Carlotta Montorsi: Tree based algorithms: implementing Conditional Inference Trees and Forest for old age Frailty Index predictions

Machine Learning Seminar presentation

Topic: Tree based algorithms: implementing Conditional Inference Trees and Forest for old age Frailty Index predictions.

Speaker: Carlotta Montorsi, Luxembourg Institute of Socio-Economic Research (LISER)

Time: Wednesday, 2021.02.24, 12:00 CET

How to join: Please contact Jakub Lengiewicz

Abstract:

Tree-based algorithms are prediction algorithms introduced by Morgan and Sonquist (1963) and popularized by Breiman et al. (1984) almost 20 years later. These algorithms aim at predicting an outcome “out of sample” based on a number of covariates. This is done by partitioning the space of the regressors in non-overlapping regions. When the task is regression, the predicted income is simply the average outcome of units reaching each terminal node. Various methods to grow trees avoiding overfitting exist: Conditional Inference Trees introduced by Hothorn et al. (2006) prevent overfitting by growing the tree conditioning the splitting to a sequence of statistical tests.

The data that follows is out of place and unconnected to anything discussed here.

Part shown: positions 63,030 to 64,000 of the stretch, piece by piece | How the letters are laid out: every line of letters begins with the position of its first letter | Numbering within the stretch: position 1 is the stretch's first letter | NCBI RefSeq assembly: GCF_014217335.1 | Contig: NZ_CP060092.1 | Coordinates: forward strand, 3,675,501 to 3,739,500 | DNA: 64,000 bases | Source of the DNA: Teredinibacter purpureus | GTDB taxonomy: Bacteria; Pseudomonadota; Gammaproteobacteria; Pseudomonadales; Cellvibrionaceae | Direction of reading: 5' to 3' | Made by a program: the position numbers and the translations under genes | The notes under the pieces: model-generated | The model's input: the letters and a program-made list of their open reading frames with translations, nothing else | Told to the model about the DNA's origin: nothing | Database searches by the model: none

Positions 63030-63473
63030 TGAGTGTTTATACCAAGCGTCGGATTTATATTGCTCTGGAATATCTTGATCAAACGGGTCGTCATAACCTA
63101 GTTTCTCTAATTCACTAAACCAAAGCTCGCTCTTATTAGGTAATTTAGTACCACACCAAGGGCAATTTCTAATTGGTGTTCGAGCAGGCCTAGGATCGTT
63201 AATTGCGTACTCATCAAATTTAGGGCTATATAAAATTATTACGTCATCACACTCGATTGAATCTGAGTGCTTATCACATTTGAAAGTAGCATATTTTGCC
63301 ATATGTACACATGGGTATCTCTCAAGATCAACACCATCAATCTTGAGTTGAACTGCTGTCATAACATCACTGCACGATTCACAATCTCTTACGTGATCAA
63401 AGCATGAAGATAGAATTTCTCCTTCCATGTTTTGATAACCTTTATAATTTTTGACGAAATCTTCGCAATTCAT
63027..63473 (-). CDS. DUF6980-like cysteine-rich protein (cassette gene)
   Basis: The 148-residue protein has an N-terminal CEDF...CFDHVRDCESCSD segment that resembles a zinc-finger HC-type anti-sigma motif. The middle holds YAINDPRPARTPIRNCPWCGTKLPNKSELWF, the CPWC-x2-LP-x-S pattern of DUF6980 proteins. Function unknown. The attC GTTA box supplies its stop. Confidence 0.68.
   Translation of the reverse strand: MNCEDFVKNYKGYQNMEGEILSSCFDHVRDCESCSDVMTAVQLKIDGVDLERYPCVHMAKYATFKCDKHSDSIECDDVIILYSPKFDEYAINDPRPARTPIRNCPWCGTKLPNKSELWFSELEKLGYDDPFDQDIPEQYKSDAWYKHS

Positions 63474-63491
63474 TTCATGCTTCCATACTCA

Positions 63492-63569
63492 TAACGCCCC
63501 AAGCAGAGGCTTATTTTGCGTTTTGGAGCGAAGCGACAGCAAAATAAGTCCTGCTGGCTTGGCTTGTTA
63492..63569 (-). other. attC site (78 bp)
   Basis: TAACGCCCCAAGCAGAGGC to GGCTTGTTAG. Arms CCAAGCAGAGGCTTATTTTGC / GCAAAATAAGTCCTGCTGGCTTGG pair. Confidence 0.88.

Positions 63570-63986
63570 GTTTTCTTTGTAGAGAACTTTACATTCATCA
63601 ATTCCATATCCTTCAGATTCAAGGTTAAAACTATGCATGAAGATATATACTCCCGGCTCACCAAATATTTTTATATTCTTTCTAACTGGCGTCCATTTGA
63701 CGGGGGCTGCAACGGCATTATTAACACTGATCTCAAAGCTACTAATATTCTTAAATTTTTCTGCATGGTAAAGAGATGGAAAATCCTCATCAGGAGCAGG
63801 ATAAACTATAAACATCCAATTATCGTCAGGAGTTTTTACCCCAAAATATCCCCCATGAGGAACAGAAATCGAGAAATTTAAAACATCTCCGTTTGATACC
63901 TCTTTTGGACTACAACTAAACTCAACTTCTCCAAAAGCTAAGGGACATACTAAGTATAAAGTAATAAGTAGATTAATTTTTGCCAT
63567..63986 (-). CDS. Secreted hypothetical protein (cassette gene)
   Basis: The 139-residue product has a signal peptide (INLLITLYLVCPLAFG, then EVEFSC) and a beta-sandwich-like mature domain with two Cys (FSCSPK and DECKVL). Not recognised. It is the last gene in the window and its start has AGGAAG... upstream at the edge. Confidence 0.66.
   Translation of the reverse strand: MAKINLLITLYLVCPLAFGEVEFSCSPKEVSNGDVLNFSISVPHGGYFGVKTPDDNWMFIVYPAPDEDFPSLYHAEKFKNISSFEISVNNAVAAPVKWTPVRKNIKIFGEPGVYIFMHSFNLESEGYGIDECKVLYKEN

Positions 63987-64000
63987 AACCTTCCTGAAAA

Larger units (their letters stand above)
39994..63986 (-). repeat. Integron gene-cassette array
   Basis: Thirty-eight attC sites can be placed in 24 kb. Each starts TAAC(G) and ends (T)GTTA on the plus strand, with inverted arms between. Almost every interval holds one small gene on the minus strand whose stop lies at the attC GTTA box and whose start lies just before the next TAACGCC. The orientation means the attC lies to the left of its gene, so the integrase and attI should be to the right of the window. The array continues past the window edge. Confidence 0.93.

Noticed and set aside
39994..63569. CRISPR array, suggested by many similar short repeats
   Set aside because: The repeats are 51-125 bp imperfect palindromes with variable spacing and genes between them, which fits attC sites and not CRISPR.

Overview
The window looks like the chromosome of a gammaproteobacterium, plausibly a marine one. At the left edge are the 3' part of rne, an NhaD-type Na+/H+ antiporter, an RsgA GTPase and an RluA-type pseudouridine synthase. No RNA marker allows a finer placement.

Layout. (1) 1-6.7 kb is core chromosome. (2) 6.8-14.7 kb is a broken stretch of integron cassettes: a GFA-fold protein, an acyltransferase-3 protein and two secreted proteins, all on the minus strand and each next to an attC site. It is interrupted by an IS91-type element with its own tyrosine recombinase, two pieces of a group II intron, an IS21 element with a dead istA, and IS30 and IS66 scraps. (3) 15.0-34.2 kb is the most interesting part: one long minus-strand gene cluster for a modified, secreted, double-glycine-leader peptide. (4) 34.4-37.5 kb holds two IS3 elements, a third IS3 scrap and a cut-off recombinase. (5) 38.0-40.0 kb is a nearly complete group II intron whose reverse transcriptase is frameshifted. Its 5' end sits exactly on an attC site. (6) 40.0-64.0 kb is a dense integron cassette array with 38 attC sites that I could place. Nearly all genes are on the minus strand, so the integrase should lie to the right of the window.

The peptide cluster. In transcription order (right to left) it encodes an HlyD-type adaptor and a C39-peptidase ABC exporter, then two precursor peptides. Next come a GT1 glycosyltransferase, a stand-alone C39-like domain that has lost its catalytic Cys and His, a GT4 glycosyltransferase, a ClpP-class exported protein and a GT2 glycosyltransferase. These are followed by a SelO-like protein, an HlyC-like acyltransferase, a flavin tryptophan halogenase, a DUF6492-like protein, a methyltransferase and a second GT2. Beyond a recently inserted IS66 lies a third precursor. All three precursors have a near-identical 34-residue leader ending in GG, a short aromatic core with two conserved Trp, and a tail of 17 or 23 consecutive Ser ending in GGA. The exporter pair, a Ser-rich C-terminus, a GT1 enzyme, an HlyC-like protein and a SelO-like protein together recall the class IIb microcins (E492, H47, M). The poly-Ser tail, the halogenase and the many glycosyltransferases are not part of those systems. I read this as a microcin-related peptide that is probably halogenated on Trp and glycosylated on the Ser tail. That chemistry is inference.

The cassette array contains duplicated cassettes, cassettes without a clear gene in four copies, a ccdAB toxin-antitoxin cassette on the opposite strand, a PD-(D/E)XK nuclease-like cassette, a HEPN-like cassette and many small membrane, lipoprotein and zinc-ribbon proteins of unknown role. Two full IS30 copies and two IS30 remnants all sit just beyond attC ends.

In the upcoming presentation, I will present a brief theoretical introduction to the Tree-based model with a particular focus on Conditional Inference Trees and Conditional Inference Forest. Thus, I will show its implementation on real data, namely for predicting a Frailty Index of individuals aged 50+ from different European Countries. Moreover, I will compare the predictive performance of these algorithms with other traditional ML methods and for different subsamples of the training set. Finally, I will discuss the “best predictors” identified by the most accurate of these algorithms in the different subsamples.

Additional material:

[1] Morgan, J. N., and  Sonquist,J. A. (1963). Problems in the Analysis of Survey Data, and a Proposal, Journal of the American Statistical Association, 58(302), 415– 34.
[2] Breiman, L.,Friedman,J.,Stone,C. and R. Olshen (1984). Classification and Regression Trees, Taylor & Francis, Belmont, https://doi.org/10.1201/9781315139470.
[3] Hothorn, T.,Hornik, K. and Zeileis, A. (2006). Unbiased Recursive Partitioning: A Conditional Inference Framework. Journal of Computational and Graphical Statistics.
[4] Brunori, P. and Neidhöfer, G. (2021). The Evolution of Inequality of Opportunity in Germany: A Machine Learning Approach. Review of Income and Wealth.